He found me actually. We were in Warrior forum together and I’d ask questions and he’d message me. He began making me step by step videos to show me. But honestly, everything’s out there on YT basically. Want to know how to set up a blog? YouTube. How to set up an email autoresponder? YouTube. 🙂 Any time you don’t know how to do something, just ask and I’ll try to help if I know.

  6. KonaGirl says:

    This is a great piece of writing. I am pretty good about “to do” lists, but such a procrastinator when it comes to setting goals for myself or making a business plan. This article obviously hit home for me! Setting bite-sized goals instead of unrealistic goals makes so much more sense. It’s one of those AHA moments with, “why in the world didn’t I think of that before?” Thanks so much, Tiffany, for the motivational advice. I found it quite helpful.

  7. Jen says:

    Hi Tiffany,

    I started out with a great entrepreneurial mindset, also around the time my son was born back in 1998. I set my goals with great enthusiasm and worked diligently on my business. After failure, after failure my gusto began to wane and I felt exhausted from the constant try, try and try so finally gave up and resorted to being a Virtual Assistant, working for a boss. In my heart of hearts I still want to be entrepreneur, but I feel like a hamster on a wheel trying to cope with everything that needs to be done daily so I never get my own business off the ground. That leads me to another thing, the uncertainty of what my business should be. My passion is not a profitable niche and I’ve heard successful gurus say that in order for one to be truly successful, you must be passionate about what you do. What are your thoughts on that?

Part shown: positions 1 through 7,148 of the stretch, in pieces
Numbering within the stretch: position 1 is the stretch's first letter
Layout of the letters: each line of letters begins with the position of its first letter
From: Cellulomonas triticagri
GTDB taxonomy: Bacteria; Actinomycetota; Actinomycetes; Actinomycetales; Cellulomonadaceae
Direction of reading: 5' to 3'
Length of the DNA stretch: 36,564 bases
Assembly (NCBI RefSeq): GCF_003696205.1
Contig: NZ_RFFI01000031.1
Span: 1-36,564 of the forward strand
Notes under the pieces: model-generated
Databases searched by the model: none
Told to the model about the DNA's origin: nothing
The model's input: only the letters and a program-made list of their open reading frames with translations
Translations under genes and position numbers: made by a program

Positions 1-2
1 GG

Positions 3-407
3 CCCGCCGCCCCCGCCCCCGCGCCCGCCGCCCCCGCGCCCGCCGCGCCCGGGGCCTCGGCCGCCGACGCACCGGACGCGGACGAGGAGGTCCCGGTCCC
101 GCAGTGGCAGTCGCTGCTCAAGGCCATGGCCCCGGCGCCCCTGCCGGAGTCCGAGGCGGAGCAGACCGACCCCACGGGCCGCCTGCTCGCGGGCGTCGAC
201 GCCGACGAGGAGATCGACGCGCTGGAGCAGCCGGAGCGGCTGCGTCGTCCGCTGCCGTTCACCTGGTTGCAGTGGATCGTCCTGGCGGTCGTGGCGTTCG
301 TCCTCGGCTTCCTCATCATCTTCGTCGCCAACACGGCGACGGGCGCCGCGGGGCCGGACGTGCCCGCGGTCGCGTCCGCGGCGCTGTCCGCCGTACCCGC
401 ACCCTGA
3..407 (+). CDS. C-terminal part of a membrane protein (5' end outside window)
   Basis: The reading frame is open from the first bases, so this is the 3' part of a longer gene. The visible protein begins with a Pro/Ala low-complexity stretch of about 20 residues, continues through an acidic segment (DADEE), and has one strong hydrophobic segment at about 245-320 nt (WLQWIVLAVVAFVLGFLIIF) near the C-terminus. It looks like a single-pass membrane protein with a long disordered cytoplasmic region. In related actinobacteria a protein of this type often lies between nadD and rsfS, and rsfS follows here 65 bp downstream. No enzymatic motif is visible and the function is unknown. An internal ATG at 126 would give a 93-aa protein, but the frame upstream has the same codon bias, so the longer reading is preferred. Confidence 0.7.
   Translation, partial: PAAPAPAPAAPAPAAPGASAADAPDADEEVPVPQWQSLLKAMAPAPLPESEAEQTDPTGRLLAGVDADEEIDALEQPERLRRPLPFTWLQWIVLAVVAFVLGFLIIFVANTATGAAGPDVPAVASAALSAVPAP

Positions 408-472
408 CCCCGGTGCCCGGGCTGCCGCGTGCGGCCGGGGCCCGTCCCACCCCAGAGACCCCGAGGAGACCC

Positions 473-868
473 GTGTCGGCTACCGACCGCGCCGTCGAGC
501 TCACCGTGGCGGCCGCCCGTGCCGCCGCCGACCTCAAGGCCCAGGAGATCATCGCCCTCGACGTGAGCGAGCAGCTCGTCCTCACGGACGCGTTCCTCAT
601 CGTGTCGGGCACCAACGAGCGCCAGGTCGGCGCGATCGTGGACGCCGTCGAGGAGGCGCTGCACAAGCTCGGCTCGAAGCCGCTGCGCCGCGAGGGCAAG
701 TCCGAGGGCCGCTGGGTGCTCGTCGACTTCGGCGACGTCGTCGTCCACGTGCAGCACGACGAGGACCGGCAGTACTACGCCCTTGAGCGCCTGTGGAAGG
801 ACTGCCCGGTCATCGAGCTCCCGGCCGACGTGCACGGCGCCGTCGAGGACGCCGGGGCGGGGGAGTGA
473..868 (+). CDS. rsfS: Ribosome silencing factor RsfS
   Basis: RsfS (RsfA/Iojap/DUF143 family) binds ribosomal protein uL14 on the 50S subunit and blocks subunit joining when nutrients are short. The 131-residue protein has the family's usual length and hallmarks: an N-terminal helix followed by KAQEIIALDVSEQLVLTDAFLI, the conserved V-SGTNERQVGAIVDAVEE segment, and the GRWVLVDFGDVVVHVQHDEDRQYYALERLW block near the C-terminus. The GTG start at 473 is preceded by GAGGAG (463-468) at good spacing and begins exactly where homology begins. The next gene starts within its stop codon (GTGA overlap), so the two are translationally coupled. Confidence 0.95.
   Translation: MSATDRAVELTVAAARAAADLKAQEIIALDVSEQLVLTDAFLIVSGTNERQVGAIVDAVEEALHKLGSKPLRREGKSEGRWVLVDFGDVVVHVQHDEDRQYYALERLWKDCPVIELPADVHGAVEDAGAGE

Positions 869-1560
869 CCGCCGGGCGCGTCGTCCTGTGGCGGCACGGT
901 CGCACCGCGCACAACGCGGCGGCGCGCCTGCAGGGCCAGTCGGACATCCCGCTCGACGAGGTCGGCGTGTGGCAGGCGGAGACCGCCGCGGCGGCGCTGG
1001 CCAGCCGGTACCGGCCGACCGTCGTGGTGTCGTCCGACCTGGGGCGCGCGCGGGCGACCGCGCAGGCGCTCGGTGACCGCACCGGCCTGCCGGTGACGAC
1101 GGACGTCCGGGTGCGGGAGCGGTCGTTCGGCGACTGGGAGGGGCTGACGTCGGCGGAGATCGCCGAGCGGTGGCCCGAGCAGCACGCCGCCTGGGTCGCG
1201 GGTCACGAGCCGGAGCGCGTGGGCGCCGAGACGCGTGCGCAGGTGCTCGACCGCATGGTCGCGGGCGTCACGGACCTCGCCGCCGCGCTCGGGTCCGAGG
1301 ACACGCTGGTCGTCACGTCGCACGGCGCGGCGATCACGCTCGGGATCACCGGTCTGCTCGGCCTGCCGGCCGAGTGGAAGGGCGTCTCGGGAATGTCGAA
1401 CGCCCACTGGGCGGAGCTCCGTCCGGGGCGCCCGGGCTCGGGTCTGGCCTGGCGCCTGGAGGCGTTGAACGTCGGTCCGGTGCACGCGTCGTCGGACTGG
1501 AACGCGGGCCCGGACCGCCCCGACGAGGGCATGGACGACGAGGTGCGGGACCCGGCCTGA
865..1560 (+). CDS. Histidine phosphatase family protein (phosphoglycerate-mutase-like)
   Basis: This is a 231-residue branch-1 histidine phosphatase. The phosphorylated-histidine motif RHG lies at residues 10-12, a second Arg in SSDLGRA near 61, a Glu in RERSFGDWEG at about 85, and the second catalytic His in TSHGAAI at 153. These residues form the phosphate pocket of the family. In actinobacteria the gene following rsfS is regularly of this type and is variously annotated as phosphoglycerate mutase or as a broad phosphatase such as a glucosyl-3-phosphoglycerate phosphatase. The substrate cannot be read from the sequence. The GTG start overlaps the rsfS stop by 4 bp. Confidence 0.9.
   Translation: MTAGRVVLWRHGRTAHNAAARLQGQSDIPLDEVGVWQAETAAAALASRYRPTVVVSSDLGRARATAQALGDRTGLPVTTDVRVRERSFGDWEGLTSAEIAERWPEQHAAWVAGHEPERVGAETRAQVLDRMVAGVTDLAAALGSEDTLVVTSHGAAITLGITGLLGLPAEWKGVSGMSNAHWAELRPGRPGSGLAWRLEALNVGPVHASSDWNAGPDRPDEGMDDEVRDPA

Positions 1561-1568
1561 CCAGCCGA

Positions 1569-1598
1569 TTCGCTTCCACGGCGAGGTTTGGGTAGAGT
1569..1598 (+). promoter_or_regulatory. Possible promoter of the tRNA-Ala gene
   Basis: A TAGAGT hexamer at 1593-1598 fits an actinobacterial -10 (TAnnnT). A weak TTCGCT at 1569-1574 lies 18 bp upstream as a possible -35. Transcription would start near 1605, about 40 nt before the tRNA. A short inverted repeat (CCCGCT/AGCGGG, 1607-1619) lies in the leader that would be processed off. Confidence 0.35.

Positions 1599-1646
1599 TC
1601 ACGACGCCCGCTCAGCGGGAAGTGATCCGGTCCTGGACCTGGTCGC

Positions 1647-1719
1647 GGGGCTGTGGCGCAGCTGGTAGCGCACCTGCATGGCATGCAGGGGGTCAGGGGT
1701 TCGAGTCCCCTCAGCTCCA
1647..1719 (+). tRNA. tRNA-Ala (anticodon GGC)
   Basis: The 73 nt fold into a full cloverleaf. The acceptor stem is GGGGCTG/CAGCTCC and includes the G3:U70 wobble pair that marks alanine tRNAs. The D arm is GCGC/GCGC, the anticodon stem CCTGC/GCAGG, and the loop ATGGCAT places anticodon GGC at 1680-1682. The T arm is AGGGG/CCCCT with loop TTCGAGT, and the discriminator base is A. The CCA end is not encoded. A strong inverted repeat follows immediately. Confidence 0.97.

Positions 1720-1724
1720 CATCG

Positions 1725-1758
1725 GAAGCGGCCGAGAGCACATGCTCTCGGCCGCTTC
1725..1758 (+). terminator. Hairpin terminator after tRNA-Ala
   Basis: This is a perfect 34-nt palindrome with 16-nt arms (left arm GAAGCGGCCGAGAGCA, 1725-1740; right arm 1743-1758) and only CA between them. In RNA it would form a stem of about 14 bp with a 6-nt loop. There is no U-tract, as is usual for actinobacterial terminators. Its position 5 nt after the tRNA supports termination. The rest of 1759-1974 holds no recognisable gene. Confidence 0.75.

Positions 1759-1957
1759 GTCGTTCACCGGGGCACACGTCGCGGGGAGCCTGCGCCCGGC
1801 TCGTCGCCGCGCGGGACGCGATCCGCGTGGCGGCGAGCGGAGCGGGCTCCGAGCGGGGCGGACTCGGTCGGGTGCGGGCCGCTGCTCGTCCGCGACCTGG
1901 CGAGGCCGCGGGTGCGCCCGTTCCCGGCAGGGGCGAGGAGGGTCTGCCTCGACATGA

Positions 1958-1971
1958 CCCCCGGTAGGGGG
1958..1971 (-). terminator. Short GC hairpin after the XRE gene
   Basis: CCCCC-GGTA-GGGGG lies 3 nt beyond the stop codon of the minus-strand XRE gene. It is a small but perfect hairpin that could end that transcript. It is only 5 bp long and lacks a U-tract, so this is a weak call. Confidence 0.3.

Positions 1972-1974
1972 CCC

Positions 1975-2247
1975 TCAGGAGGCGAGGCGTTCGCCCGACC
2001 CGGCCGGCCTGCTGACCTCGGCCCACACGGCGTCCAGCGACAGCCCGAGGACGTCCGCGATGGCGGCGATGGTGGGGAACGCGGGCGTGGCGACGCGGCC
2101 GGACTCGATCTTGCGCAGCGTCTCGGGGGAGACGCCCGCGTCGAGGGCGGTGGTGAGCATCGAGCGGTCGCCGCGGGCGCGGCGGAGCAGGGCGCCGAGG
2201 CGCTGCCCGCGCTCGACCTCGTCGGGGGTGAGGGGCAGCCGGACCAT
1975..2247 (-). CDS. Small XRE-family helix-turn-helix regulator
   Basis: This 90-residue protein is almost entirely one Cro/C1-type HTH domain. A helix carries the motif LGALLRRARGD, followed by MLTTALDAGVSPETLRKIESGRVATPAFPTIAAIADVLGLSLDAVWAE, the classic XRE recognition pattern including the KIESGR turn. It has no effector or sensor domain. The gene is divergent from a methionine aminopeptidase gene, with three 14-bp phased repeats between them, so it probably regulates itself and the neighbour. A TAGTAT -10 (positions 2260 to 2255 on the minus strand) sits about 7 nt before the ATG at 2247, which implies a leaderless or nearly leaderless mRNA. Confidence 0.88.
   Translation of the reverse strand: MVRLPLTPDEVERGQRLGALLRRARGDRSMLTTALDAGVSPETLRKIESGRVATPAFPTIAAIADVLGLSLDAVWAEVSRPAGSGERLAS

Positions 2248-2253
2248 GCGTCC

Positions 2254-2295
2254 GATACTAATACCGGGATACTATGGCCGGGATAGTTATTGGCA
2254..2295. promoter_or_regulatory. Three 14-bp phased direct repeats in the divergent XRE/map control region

By the way, I loved your blog post. It kind of gave me a kick up the … 🙂



    • Tiffany says:

      Well most niches can be profitable. Either tangible or digital. Sometimes there’s a way to find a co-slant to it (a co niche). If you want to email me and let me know what it is, I’ll help you brainstorm.

      Otherwise, if it’s truly unable to be monetized, then I’d find another thing that interested me! 😉

  8. Jen says:

    Thanks Tiffany,

    I’ll send you an email.



  9. Hi Tiffany – Wow, what a great post! I’ve always had a pull to be an entrepreneur, but didn’t follow through with it until I was almost 50. And I have definitely felt like a slacker in comparison to some (including you.) 🙂

    I love this so much that I shared the link to it on my blog at